On September the 13th and 14th I will be taking on a short dance research and artist residency at Rutgers University in New Brunswick, New Jersey. Rutgers is a public Ivy League school and is the eighth oldest institution of higher education in the U.S. Among many appealing attributes, including an incredibly landscaped ‘old-world’ campus, the university has a strong history in feminism, with the New Jersey College for Women opening up within the school in 1918. The New Jersey College for Women was pioneered by Mabel Smith Douglass who worked tirelessly for 6 years to establish this liberal arts college at a time when higher education opportunities for women were sparse. In 1955 the New Jersey College for Women was named the Douglass College to honour its founder.
At the beginning of this week I strolled around the lush-green picturesque campus with Professor Jeff Friedman (Rutgers Dance Faculty), who organized the residency for me. Jeff is a dear friend and mentor of mine who I met as a student when he was teaching me Oral History in Performance at the University of Auckland. Oral history methods (involving the recording of stories told orally) was one of the five methodologies I used in my mixed methodological approach to writing my thesis Choreographing Self-Determination for Indigenous Women and creating the work Playing Savage which came out of this research. My work is but one example of a plethora of socially active performances that Jeff has spurred on around the world with his incredible and inspiring teachings.
During my residency I will be giving three lectures – one to Asia-Pacific Histories students titled Memory Retrieval in Maori and Pasifika Contemporary Dance and two to dance students titled Re-organizing Cultural Stereotypes in Choreography. I will also be giving a public performance of my solo Playing Savage (hopefully for the last time)! in the beautifully intimate yet spacious Loree Studio Theater.
On Sunday the 10th of October Berlin-based performance artist/choreographer Alexa Wilson and I will be showing our collaborative cyberformance Die Totezone in the 101010 UpStage Festival. Upstage is a web-based venue for online performance – online audiences anywhere in the world participate in live performance events by going to a webpage, without having to download and install any additional software. For this year’s festival, there’s going to be a “real life access node” set up at Tapac in Western Springs as part of the Tempo Dance Festival in Auckland, which basically means the two festivals are joining forces to promote access. Yipeeee! There will be a programme of 5 shows starting around 8pm, with each show being up to 20 minutes long.
Within Die Totezone, Alexa and I are going to play around with the relationship between two physical spaces far away from each other in distance yet closely tied – that is the ‘Deadzone’ of the former Berlin wall (between parts of the two former east and west walls which were policed for 30 years during the GDR reign) and the ‘Queen’s Chain’ (the contested foreshore between the high and low tide on the beaches of New Zealand). In honour of the dead and to performatively heal these ‘warlike’ liminal cultural spaces we combine forces to present an ‘avant-garde tourist video-dance’ of both educational and entertainment proportions. Please do come along! (either cyberly or physically) and check out the madness that insues when two activists of the somatic persuasion get hold of a couple o’ computers.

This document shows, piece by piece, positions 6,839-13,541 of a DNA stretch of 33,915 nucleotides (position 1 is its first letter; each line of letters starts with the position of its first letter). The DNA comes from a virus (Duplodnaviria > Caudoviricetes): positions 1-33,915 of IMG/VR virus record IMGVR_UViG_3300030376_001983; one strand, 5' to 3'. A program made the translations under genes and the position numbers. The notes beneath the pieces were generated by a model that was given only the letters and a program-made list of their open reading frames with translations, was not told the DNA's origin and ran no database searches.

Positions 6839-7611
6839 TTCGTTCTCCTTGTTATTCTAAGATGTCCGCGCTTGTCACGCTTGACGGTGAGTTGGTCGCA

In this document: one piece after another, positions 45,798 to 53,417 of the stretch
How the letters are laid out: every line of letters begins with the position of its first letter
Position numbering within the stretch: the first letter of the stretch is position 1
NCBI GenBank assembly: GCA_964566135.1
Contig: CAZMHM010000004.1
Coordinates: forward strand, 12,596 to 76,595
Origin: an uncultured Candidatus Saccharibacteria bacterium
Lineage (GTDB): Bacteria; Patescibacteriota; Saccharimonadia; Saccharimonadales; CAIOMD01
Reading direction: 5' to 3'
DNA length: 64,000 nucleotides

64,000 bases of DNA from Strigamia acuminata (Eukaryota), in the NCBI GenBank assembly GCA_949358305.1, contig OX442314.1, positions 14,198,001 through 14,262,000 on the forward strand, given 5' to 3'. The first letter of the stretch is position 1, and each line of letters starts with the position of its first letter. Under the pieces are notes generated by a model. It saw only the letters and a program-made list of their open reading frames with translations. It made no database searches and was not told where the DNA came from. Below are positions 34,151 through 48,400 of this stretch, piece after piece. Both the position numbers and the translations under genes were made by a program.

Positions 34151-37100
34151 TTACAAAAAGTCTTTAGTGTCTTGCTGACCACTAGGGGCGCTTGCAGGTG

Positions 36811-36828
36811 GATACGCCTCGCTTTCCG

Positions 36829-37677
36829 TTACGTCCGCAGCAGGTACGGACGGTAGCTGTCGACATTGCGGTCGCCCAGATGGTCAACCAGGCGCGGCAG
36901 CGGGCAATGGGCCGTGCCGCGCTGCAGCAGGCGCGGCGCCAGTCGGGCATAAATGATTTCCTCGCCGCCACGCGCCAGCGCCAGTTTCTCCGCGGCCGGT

Irregular flashes of light across the stage reveal an electric guitar, speaker and mic-stand to the right. There is a sense of loss and abandonment here, instruments incomplete without their players. A half-round curve of heavy blue-grey curtains provides an unusually shaped backdrop, which as the flashing fades to darkness and the light ever so slowly grows again, is revealed to be a wry suggestion of an empty small-town cabaret lounge. The huge image of two dandelions being blown in the wind stretched wide in front of the curtains echoes the sense of romantic wishing that tends to linger in such an environment. Two figures are positioned centre-stage, sitting side by side on the carpeted floor with legs stretched out and backs to the audience. Slowly they recline in unison until lying submerged in their world, and as the man apprehensively stretches his arm out to grab the woman’s, their intimate interplay begins.
Awkward engagement and disengagement is at the core of this restless folding and unfolding duet. Man and woman dressed in every-day clothing roll and struggle across the floor, stopping every now and then for long periods, finding it difficult to make prolonged physical connection. The choreography has been given all the time and space it needs, allowing the work’s message to gradually and undetectably seep into the hearts of its audience like love-sickness. Penetrating insight into the nature of a steady declining relationship is delivered through the movement’s calculated clumsiness, which in its disregard of the balletic code provides an astonishing unpredictability.